ReplyDelete
    Replies
    1. Absolutely, Dario. After all, you wouldn't bombard someone in the real world with constant pleads to buy your book (at least not if you expected them to stay friends for long—or to actually buy your book). And you've got the right attitude about followers. I bet those hundred people would be much more likely to support you and your work than the thousands you might have if you were willing to blindly follow anyone at all.

      Thanks for reading!

      Delete
  4. This is a great reminder. I agree 100%. I'm not a freakishly active Twitter user, but I do have an automatic feed of my blog. I'm more the Facebook user because of family being spread out all over the east coast. It's how we share updates and pictures with one another. I agree with Veronica, that you would enjoy Facebook once you've established your content and feed.

    Recently, Twitter had an issue where Direct Messages were being sent out with "Have you seen this photo of you?" with a link. This was spam affecting many Twitter accounts including mine, and even caused some unfollows.

    My guess is that Twitter isn't really an effective tool for plugging books and blogs. I don't get much traffic from them anyway. I may consider closing my account.

    ReplyDelete
    Replies
    1. I actually do get a decent amount of traffic from twitter, but I'm pretty active over there (especially after cleaning up my follow list). I'm still considering my options with facebook, but most likely I'll be starting a new profile, since the "pages" are so restrictive. Then, I'll probably get more use and enjoyment out of it.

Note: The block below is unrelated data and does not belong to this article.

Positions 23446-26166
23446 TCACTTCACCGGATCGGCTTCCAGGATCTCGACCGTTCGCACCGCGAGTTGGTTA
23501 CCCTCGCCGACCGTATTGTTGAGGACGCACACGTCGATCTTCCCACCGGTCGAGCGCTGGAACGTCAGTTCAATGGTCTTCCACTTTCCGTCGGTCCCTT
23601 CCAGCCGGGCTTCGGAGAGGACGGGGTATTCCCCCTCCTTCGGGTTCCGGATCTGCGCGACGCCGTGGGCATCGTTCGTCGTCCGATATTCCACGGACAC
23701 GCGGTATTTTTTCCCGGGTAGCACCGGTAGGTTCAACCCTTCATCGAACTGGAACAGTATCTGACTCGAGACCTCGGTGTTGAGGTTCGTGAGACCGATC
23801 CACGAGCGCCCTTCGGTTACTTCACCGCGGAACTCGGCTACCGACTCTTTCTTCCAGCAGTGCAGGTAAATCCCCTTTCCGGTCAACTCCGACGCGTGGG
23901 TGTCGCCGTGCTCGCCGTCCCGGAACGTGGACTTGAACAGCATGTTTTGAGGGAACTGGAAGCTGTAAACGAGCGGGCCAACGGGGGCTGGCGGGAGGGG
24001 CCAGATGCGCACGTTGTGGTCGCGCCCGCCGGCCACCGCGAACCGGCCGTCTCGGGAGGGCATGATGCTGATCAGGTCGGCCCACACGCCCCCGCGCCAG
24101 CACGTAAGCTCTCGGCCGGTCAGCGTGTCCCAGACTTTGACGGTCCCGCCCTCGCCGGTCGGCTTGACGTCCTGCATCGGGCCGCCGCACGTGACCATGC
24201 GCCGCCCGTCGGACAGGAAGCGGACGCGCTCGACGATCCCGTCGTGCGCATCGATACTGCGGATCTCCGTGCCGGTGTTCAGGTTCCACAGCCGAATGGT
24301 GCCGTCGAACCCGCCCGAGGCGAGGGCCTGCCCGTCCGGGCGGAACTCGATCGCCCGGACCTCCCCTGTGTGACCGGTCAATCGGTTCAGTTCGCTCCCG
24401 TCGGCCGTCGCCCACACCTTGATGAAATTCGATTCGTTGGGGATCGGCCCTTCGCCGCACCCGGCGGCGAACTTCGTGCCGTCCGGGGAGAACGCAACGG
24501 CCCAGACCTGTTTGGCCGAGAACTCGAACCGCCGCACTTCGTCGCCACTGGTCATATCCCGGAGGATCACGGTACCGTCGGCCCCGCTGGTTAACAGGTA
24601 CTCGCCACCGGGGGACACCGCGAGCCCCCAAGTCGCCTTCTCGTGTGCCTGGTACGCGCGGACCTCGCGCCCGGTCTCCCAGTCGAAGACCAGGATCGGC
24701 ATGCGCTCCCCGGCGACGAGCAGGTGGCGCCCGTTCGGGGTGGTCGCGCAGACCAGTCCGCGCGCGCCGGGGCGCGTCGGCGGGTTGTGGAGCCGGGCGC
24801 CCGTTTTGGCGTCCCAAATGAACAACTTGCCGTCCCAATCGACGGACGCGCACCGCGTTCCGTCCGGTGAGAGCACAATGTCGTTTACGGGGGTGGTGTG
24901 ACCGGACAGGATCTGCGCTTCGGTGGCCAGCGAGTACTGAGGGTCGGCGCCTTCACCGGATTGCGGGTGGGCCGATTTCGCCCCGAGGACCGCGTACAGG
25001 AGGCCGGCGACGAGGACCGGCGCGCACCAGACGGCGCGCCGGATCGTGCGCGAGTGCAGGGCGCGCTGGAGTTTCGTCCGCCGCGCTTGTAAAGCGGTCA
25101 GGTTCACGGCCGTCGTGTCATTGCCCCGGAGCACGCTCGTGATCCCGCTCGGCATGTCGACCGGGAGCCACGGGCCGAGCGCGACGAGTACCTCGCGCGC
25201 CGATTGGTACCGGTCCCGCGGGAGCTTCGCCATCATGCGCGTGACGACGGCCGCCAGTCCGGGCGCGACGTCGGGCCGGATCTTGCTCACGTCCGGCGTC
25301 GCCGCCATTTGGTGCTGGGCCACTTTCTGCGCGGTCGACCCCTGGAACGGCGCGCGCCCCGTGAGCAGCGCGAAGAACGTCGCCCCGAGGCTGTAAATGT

Thanks for the comment, Diane!

      Delete
  5. I'm so guilty of neglecting Facebook. I want to do a better job connecting with people. I regularly dump people on Facebook though. The less random people the better. Good points. I admit I don't know how to use Pinterest either. That'll be on the bottom of social media makeover list.

    Merry Christmas! ^_^

    ReplyDelete
    Replies
    1. Sounds like we're in the same boat! Pinterest baffles me a little, but it has pushed me to make my blog more photo-friendly, which is probably a good thing. I've yet to chart the murky waters over there, though.

      Thanks for reading, krystal! Hope you had a good Christmas!

      Delete
  6. Such a true post, especially in regards to Twitter. I signed up just a few months ago and don't have many followers. Although I'd love to have more, I don't give in to the need to follow a bunch of others so they'll follow me back. I'd prefer someone to follow me (and I them) when there's a genuine interest. My first unfollow (me unfollowing him) came just a couple weeks ago because my feed was bombarded by an endless stream of self-promotion. It does get old really quick.

    I'm glad I survived the great purge! Thanks for that!

    And by the way, the DMs that Diane pointed out are definitely a pain. I got one and when I tried to open the message, I had to log in but my log in information wasn't accepted. A couple days later, my account showed a spam post from me that I didn't actually post. A couple days after that, I got an email from Twitter saying my password had been reset because my account had been jeapordized. So ignore them, delete them, whatever. Just don't open them.

    ReplyDelete
    Replies
    1. Yeah, those fishing scams are growing increasingly common on twitter. You have to watch out for them. I'm suspicious of any DM I get from someone who wouldn't normally send me one, especially if there's a link in it. Good thing Twitter caught yours and was able to keep your account from being hijacked for long!

      No worries in regards to your survival of the purge! You're well worthy of your spot, haha. Thanks for stopping by!

      Delete

Thanks for reading!